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Richard M. Peek Jr* and Martin J. Blaser ‡
Although gastric adenocarcinoma is associated with the presence of Helicobacter pylori in the
stomach, only a small fraction of colonized individuals develop this common malignancy. H. pylori
strain and host genotypes probably influence the risk of carcinogenesis by differentially affecting
host inflammatory responses and epithelial-cell physiology. Understanding the host–microbial
interactions that lead to neoplasia will improve cancer-targeted therapeutics and diagnostics,
and provide mechanistic insights into other malignancies that arise within the context of
microbially initiated inflammatory states.
(GERD). A condition in which
gastric contents are refluxed into
the oesophagus, characterized by
the symptom of heartburn.
Acute gastrointestinal infection
caused by bacterial or viral
agents. It is characterized by
nausea, vomiting and diarrhoea.
Division of
Vanderbilt University School
of Medicine,
C-2104 Medical Center
North, Nashville,
Tennessee 37232-2279, USA.
Departments of Medicine
and Microbiology, New York
University School of
Medicine and New York
Harbor Veterans Affairs
Medical Center, New York,
New York 10016, USA.
Correspondence to R.M.P.
[email protected]
DOI: 10.1038/nrc703
Gastric adenocarcinoma is the second leading cause of
cancer-related death in the world1. Epidemiological and
interventional studies in humans, as well as experiments
in rodents, have associated Helicobacter pylori — a member of a large family of related bacteria that colonize the
mammalian stomach — with peptic ulcers, nonHodgkin’s lymphoma of the stomach, gastric atrophy
and distal gastric adenocarcinoma2–10. However, only a
small percentage (probably less than 3%) of individuals
that carry H. pylori ever develop neoplasias related to its
presence, indicating that other factors are involved.
Such observations, along with recent evidence that
certain H. pylori strains might reduce the risk of
GASTROESOPHAGEAL REFLUX DISEASE (GERD) and its complications (for example, oesophageal adenocarcinoma)11,12,
underscore the importance of understanding the biological
interactions of these organisms with their host.
H. pylori epidemiology
H. pylori is present in the stomachs of at least half of
the world’s population. It is usually acquired in childhood, and when left untreated generally persists for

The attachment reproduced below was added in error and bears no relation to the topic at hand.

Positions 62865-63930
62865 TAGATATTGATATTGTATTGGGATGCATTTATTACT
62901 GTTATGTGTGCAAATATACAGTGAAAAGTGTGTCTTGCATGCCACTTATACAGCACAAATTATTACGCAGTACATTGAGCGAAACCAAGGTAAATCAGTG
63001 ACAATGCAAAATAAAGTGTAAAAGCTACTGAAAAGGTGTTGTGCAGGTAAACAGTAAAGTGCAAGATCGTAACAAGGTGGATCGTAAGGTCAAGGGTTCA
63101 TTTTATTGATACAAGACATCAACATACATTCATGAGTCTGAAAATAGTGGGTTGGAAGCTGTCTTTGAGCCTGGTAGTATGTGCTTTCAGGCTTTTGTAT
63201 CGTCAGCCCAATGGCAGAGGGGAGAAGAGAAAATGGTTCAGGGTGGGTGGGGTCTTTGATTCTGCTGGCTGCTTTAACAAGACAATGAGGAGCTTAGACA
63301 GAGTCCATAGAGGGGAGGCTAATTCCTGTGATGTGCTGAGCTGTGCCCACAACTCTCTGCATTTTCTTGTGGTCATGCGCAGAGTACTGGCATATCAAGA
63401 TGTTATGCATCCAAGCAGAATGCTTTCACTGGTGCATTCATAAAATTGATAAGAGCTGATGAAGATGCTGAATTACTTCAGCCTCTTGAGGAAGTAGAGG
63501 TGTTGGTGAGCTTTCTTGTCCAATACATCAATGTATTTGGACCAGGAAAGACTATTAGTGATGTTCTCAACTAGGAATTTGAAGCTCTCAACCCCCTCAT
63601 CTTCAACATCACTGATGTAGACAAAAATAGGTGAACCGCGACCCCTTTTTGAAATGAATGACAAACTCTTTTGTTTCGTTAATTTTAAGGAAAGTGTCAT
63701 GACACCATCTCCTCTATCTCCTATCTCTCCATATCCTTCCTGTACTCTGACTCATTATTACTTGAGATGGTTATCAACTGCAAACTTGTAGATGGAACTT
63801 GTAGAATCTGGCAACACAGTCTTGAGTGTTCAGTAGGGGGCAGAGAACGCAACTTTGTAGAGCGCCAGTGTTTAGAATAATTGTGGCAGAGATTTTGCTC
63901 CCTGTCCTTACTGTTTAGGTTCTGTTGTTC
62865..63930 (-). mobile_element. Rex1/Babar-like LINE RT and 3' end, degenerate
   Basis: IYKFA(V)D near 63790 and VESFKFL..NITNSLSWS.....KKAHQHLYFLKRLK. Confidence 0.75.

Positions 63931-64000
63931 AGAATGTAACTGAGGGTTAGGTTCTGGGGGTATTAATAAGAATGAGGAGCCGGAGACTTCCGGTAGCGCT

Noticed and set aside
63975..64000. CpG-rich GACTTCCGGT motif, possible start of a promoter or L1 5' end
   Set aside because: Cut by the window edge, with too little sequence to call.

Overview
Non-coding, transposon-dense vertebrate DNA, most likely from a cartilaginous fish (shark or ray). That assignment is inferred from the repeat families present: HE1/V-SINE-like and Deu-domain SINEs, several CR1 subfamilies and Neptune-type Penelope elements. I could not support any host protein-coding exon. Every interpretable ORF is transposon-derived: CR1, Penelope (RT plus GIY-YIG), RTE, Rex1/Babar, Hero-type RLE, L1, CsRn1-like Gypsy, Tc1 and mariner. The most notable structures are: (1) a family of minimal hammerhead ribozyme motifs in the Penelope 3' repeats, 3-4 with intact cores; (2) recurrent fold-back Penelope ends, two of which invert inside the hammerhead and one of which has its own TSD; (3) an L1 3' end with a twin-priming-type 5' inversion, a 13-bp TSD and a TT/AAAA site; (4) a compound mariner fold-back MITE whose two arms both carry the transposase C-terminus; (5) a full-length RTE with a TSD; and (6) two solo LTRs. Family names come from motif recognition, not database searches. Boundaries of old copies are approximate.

the host’s lifetime13. Once established, H. pylori has
no significant bacterial competitors and — except for
transient bacteria — the stomach is essentially a
monoculture of H. pylori. Although people in all geographical zones carry the bacteria, the prevalence of
H. pylori is higher in developing countries than in
developed countries 13,14. In the United States,
H. pylori is present in 10–15% of children who are
less than 12 years old, compared with 50–60% of
people greater than 60 years old 13–15. The rate of
acquisition of new H. pylori infections among adults
in developed countries is less than 1% per year14, and
most American carriers probably acquired H. pylori
during childhood. Over the past half-century, however, progressively fewer children have been shown to
carry H. pylori — this decrease has been accelerated
by the widespread use of antibiotics. Risk factors for
H. pylori acquisition include low socioeconomic status, household crowding, country of origin and ethnicity 13,16. Colonization is related to intrafamilial
clustering, but not to the presence of non-primate
reservoirs, indicating that transmission of H. pylori
from person to person occurs13. Induction of regurgitation and catharsis increased the chance of obtaining a positive H. pylori culture from vomitus and
diarrhoeal specimens17, which indicates that H. pylori
transmission might be associated with childhood
H. pylori and gastric cancer
Two histologically distinct variants of gastric
adenocarcinoma have been described, each having
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• Gastric adenocarcinoma is the second leading cause of cancer-related deaths in the
world, and has been associated with the presence of Helicobacter pylori in the stomach.
• Gastric cancer involves a transition from normal mucosa to gastritis, which then leads
eventually to adenocarcinoma. The ability of H. pylori to induce superficial gastritis
indicates that it is involved in the initiation and promotion of gastric neoplasia. Many
clinical and animal studies support this idea.
• H. pylori populations are extremely diverse, due to point mutations, substitutions,
insertions and/or deletions in their genomes. Cancer risk is believed to be related to
H. pylori strain differences.
• There are also a number of human polymorphisms associated with gastric cancer.
Most of these occur within immune-response genes.
• H. pylori have a number of direct effects on host epithelial tissues that could affect
tumorigenesis, including induction of proliferation, the inflammatory response and
• So, host and pathogen are likely to be linked in a dynamic equilibrium, in which the
host responses to bacterial colonization affect the growth of certain bacterial strains,
and strain phenotype affects the nature of the host response.
• Remarkably, the presence of H. pylori reduces the risk of developing other types of
cancer, such as oesophageal adenocarcinoma. The same biological effects of H. pylori that
predispose people to gastric cancer are likely to protect them from oesophageal cancer.
Inflammation within the gastric
mucosa. Gastritis induced by
H. pylori involves
polymorphonuclear cells,
lymphocytes (T and B cells),
macrophages and plasma cells.
An intermediate histological step
in the progression to intestinaltype gastric adenocarcinoma,
characterized by variable gland
loss and encroachment of
inflammatory cells into the
glandular zones.